In a nutshell, I believe there is a pun on deep 'green see' with 'green sea'.  Patchface's 'under the sea' thus refers to the 'third-eye' prophetic dimension.  Similarly, the Grey King's eyes are highlighted leading us to suspect he is possessed of special eyes or sight (i.e. 'third eyes') 'grey as a winter sea,' or according to my wordplay 'winter see,' perhaps implying we may anticipate that such magical powers will grow in force during the Winter or 'Long Night.'  I also like your theory that the Wall itself could represent a topographical and symbolic boundary between the great, unknown expanse of the northern beyond -- which can be configured as a sea and 'see' in which all manner of magic is arising, e.g. the 'sunless sea' (again a pun on 'sunless see = dark-seeing' ) of  Bloodraven's cave in which Bran is undergoing his greenseer training -- and the more prosaic realm to the south which it threatens to overflow in some kind of cataclysmic tide of dark magic and human migration.  

 Patchface is a greenseer figure in many ways, which I won't fully elaborate here (see the 'nennymoan' thread for more).  In addition, he's painted as a kind of amorphous sea creature 'soft and obese...subject to twitches and trembles' (certainly sounds 'squishy'!) with a 'queer sideways walk' (like a crab perhaps).  The tattoo from neck to scalp can be thought of as gills.  Patchface also wears a crown of teeth of sorts 'the rack of deer antlers strapped to the crown and hung with cowbells' which rings as he speaks much as Bloodraven's weirwood 'headdress' produces 'a faint rustling of wood and leaf' accompanying his every word and turn of his head.  Bloodraven's teachings to Bran are referred to as 'the lord's words' and the white raven heralding Winter's onset addresses Patchface as 'Lord, lord, lord.'  'Lord' of what?  'The Drowned God?  The Shrouded Lord?  The figure of the 'Shrouded Lord,' also referred to as 'his Grey Grace' with his 'grey kiss' and association with 'greyscale' sounds very much like the Grey King and Night's King: '...he's not like t'other stone men...he started as a statue until a grey woman came out of the fog and kissed him with lips cold as ice.'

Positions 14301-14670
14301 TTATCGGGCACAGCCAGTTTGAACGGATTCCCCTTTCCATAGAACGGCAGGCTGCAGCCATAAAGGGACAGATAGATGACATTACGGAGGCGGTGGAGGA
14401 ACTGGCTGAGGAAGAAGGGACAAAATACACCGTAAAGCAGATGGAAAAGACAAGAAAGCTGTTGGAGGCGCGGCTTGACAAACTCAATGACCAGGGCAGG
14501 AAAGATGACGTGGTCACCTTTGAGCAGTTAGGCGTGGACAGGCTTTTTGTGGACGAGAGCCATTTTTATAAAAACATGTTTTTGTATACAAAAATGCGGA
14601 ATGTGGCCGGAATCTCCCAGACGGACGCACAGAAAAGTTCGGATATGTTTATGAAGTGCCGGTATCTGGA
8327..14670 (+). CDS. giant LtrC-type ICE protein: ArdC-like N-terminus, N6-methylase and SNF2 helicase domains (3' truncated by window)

Agree about the Ravens Teeth.  Maybe the 'teeth' also connect to the point you once made about 'wooden teeth,' signifying the old gods and trees with teeth (like the demon tree Ygg or weirwoods who feed off human sacrifice).

I love the connection you've made between Winterfell's 'watery walls', making it a 'watery hall,' and both the Grey King's walls/halls and the Wall.  A 'watery hall' could very easily become a 'watery hell' (in similar fashion to our previous wordplays on Winterfell/hell and Summerhall/fall and the 'fozen hell reserved for Starks').  After the sacking and burning of Winterfell, GRRM describes it as 'the sea of chaos Winterfell had become' in which the godswood is configured as an island.

Another 'watery hall' I've discovered is fittingly the 'Merman's Court' of Wyman Manderly, analogous to the Grey King's hall or Bloodraven's cavern.  Like Winterfell, it's built over the 'Wolf's Den.'  Now that Bran Stark inhabit's Bloodraven's cavern, we can also see that hollow as a 'wolf's den.'  Manderly is another figure with much greenseer symbolism attached to him, not least being a member of the Order of the Green Hand:

'Grey as the winter sea' is the verbatim description given to the Grey King.  Also note the silver seaweed, mother of pearl, etc.

This reminds me of the weirwood roots in Bloodraven's cavern which are similarly described as a writhing nest of worms and snakes which penetrate Bloodraven's body -- leaving him 'worm-riddled' and pinioned to the tree the way a ship's figurehead is attached to the prow in the manner of a crucifixion, symbolising human sacrifice made for magical boon:

From TWOW - The Forsaken:

  Reveal hidden contents

“The Crow’s Eye has fed your Drowned God well, and he has grown fat with sacrifice. Words are wind, but blood is power. We have given thousands to the sea, and he has given us victories!”

“…Your Grace,” said Torwold Browntooth. “I have the priests. What do you want done with them?”

“Bind them to the prows,” Euron commanded. “My brother on the Silence. Take one for yourself. Let them dice for the others, one to a ship. Let them feel the spray, the kiss of the Drowned God, wet and salty.”

 

i.e. They are symbolically 'underwater' in a watery hall with watery walls...Alternatively, the wooden structure can be imagined as the interior of a ship's hull or Nagga's ribcage (by the way, I love your childhood story about playing in the boat imagining it as the belly of a whale!) :)

Bran:

Davos:

 

Similarly, Bloodraven is described as a pale-skinned 'half-corpse and half-tree'.

Manderly 'threatening to overflow' is described in watery terms as a sea phenomenon or sea creature, like a whale, leviathan (usually grey) or indeed 'squisher'!  Like Patchface, he and most of his court are pale and obese -- and formidable!

An allusion to the greenseers, particularly the green men who had green hair.  Manderly, whose family is originally from the Reach before 'overreaching' (ha ha) and being exiled north (literally 'over' the Reach), is a descendant of Garth the Green (very possibly a greenseer) and a member of the Order of the Green Hand.